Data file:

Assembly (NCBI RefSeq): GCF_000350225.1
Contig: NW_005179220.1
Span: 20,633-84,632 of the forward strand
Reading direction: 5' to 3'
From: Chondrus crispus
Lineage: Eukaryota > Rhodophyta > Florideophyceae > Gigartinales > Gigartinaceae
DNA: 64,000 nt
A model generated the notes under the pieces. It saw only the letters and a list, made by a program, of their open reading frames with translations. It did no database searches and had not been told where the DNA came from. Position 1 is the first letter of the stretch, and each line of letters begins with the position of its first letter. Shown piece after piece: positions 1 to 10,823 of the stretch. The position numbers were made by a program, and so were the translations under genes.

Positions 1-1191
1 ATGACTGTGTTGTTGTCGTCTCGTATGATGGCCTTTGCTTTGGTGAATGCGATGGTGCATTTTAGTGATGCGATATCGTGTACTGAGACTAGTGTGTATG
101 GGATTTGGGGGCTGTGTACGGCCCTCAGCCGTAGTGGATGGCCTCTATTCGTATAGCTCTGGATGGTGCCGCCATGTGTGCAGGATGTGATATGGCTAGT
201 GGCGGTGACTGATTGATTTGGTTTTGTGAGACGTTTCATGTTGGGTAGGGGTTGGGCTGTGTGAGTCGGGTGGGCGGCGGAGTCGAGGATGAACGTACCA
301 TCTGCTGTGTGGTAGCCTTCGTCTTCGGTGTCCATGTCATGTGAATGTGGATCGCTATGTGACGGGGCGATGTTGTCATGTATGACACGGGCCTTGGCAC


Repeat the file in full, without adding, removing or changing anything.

Assembly (NCBI RefSeq): GCF_000350225.1
Contig: NW_005179220.1
Span: 20,633-84,632 of the forward strand
Reading direction: 5' to 3'
From: Chondrus crispus
Lineage: Eukaryota > Rhodophyta > Florideophyceae > Gigartinales > Gigartinaceae
DNA: 64,000 nt
A model generated the notes under the pieces. It saw only the letters and a list, made by a program, of their open reading frames with translations. It did no database searches and had not been told where the DNA came from. Position 1 is the first letter of the stretch, and each line of letters begins with the position of its first letter. Shown piece after piece: positions 1 to 10,823 of the stretch. The position numbers were made by a program, and so were the translations under genes.

Positions 1-1191
1 ATGACTGTGTTGTTGTCGTCTCGTATGATGGCCTTTGCTTTGGTGAATGCGATGGTGCATTTTAGTGATGCGATATCGTGTACTGAGACTAGTGTGTATG
101 GGATTTGGGGGCTGTGTACGGCCCTCAGCCGTAGTGGATGGCCTCTATTCGTATAGCTCTGGATGGTGCCGCCATGTGTGCAGGATGTGATATGGCTAGT
201 GGCGGTGACTGATTGATTTGGTTTTGTGAGACGTTTCATGTTGGGTAGGGGTTGGGCTGTGTGAGTCGGGTGGGCGGCGGAGTCGAGGATGAACGTACCA
301 TCTGCTGTGTGGTAGCCTTCGTCTTCGGTGTCCATGTCATGTGAATGTGGATCGCTATGTGACGGGGCGATGTTGTCATGTATGACACGGGCCTTGGCAC